Many people think of business plans as long, complex documents that describe every detail of the business. While this format has its place, for most companies, the owner can accomplish the same goal with a one-page business plan. Why do you need to develop a business plan?
Some owners think that the business plan is just another hoop they must jump through to secure financing for their business or please their bonding company. The real value to owners is the process of collecting the thoughts bouncing around their heads, and, more important, getting them down on paper.
Before beginning to write your business plan, ask yourself how you intend to use it. For the owner, this process of developing a physical or electronic document solidifies what the business is, its goals and how to accomplish them. We are not talking about a turn-by-turn map to guide daily operations. The business plan can help owners stay the course and succeed when challenges arise.
When looking at the outline of a business plan, the sections are the same, whatever length plan you intend to develop. The only difference between a traditional business plan and a one-page plan is how you write the information. With a conventional business plan, paragraphs are often used to explain and describe each section. However, with a one-page plan, concise language, a few sentences and possibly bullet points are used to shape the guidelines.
The executive summary is where you talk about your business, and answer questions such as what are you in business to do and what do you want your business to accomplish? Although this is typically the first section of any business plan, you may find it easier to write this section after you have completed all the other parts and have a clear picture of your whole business.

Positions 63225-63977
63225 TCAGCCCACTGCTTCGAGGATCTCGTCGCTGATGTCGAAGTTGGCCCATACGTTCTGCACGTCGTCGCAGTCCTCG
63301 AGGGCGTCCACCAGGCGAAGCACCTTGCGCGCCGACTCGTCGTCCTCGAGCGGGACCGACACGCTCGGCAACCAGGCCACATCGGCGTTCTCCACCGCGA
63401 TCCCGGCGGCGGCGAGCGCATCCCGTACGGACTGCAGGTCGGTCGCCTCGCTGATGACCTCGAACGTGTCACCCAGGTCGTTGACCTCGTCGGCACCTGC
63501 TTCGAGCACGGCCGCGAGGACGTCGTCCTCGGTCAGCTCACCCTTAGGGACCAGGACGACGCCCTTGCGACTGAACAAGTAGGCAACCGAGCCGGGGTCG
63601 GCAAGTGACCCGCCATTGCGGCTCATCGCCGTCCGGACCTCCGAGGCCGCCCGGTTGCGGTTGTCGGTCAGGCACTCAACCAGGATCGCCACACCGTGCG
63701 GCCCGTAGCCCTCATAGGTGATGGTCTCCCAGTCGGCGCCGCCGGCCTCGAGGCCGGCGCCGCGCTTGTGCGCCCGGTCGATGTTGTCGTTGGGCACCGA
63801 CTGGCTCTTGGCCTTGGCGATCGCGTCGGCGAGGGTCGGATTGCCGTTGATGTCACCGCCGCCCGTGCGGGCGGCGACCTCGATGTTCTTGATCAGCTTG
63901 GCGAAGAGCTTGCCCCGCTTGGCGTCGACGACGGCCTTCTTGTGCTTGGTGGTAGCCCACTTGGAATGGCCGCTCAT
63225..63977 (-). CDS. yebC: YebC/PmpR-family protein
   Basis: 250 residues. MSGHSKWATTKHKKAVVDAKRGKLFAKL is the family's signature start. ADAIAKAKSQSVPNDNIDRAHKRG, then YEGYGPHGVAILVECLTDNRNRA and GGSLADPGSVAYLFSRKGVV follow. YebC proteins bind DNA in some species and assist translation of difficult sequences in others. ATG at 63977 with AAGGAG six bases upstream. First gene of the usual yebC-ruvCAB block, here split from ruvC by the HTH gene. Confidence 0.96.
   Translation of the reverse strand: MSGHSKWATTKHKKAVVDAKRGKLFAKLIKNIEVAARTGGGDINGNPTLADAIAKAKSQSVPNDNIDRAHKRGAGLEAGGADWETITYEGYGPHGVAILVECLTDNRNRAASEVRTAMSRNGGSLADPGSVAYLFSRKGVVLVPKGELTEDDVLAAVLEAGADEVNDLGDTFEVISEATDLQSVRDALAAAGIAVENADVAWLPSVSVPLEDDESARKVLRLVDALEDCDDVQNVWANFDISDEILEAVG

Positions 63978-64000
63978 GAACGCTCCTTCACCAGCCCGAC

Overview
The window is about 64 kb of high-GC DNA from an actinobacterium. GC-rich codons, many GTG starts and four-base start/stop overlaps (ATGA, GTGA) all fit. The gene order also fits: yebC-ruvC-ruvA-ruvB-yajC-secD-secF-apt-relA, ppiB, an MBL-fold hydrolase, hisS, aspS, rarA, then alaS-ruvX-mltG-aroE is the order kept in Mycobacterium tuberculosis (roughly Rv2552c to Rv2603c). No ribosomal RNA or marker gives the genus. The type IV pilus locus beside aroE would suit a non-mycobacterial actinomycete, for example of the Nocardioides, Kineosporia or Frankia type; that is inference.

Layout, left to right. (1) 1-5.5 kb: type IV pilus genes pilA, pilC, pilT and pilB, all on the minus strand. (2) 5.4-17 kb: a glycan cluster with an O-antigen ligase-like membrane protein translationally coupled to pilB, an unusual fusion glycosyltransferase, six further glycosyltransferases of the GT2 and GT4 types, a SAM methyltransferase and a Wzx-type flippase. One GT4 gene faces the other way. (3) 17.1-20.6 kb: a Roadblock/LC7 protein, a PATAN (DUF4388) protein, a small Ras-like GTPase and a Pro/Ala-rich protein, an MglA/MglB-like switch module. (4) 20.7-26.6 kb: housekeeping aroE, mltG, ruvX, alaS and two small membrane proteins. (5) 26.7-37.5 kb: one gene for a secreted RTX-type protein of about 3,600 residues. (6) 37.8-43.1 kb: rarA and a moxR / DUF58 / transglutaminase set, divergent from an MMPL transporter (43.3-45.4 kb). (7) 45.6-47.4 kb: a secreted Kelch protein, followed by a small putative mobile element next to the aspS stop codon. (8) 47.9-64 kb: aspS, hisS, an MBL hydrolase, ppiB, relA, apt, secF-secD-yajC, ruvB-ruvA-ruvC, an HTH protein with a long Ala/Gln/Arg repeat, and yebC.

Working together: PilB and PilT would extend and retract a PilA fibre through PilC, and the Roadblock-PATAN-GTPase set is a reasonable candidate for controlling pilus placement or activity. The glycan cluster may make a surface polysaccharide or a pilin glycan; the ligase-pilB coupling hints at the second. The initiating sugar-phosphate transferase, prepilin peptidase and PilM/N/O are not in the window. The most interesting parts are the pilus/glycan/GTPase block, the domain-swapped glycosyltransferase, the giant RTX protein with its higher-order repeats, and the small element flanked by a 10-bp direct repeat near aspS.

Next is market analysis, which looks into the demand for your services. This part includes describing what problem you are solving for your customers (more than just the products or services your offer), what makes your company unique and who your potential customers are. You want to be extremely specific with your responses. For example, if you are a service-based contractor, you may identify your customers as facility managers, plant engineers or homeowners, but not general contractors.
The next section is competitive analysis, which details how you go about advertising and selling your services to your target market. What challenges do you see? What are your strengths in the marketplace? Who are your competitors? What potential threats or risks could you encounter? In a one-page plan, you may not be able to cover all the inherent strengths and weaknesses, so you will have to identify and focus on the top ones.
Then there is the strategy section. Here, focus on and paint a clear picture of what differentiates your business from your competition and how this benefits your customers. This is, essentially, your elevator pitch. Explain what your competitive advantage is and what that means for your customers. As you write this section, think of what you want potential customers to remember about your business.
The final section is operations. How will you accomplish everything you described in the previous sections? Think of this section as answering the who, what and by when questions. The responses could include your financial goals (revenue and profit), the milestones or steps needed to achieve these goals, by when you will complete them and how you will measure progress along the way. Identify the key people that you need for success, and what their responsibilities are for reaching the milestones and achieving the goals.
A living document
Writing a business plan may seem daunting. But remember it is more about the process of gathering thoughts, organizing them and using them as a guide. You should think of your business plan as a living document that will be modified and updated as your business grows and matures. You don’t just make it when starting your business and never use it again. It should be reviewed and updated annually.
If you aren’t ready to tackle a complete business plan, try using the ideas outlined in this article to develop a 30-, 60- or 90-day plan to guide your business. Then when you feel ready, use the same principles to develop a simple, one-page business plan that you can use as your map for success.